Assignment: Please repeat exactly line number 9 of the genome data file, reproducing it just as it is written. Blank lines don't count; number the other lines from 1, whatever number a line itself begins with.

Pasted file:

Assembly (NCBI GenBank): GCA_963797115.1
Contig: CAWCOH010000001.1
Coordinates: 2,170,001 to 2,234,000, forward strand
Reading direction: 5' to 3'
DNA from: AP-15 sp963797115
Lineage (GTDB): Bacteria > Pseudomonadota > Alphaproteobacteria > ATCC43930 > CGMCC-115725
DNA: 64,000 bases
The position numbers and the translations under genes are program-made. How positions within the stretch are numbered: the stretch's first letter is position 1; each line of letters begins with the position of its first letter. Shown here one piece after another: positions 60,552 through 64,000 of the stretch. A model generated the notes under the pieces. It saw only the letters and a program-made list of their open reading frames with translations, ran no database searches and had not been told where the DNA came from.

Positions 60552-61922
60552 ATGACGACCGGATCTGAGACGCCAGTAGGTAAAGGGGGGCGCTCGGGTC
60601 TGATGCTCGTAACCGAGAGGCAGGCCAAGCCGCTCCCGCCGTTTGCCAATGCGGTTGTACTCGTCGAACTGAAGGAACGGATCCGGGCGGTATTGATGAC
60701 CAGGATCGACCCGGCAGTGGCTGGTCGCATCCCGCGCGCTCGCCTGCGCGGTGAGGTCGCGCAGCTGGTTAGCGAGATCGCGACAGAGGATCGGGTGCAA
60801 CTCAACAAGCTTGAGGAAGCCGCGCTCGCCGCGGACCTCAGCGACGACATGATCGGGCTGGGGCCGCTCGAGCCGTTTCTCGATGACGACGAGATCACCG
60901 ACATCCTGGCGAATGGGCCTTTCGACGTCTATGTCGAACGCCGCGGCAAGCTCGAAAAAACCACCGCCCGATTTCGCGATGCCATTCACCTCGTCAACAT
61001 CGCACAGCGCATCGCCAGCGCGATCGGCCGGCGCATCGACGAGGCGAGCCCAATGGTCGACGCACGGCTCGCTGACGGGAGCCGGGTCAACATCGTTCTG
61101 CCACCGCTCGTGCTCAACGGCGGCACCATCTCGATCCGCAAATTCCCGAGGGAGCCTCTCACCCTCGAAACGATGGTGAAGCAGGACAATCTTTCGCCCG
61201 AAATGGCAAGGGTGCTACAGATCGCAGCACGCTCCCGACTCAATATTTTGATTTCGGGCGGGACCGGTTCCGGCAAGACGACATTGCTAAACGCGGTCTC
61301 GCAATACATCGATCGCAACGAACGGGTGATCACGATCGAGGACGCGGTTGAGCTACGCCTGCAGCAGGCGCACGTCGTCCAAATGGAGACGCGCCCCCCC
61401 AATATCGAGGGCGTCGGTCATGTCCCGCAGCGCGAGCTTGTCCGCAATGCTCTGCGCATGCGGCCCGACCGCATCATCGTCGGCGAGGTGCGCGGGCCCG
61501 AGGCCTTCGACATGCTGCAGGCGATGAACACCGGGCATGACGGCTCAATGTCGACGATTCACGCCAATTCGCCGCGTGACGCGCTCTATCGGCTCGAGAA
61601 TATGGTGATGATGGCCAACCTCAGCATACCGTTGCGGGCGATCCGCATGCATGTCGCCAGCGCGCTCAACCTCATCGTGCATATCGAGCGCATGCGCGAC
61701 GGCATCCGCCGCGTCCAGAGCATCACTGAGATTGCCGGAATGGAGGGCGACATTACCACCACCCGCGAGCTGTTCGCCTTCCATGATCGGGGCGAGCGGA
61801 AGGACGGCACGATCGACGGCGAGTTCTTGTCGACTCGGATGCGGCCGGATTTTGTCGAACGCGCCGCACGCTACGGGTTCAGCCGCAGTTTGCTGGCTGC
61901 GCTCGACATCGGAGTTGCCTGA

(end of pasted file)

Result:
Positions 60552-61922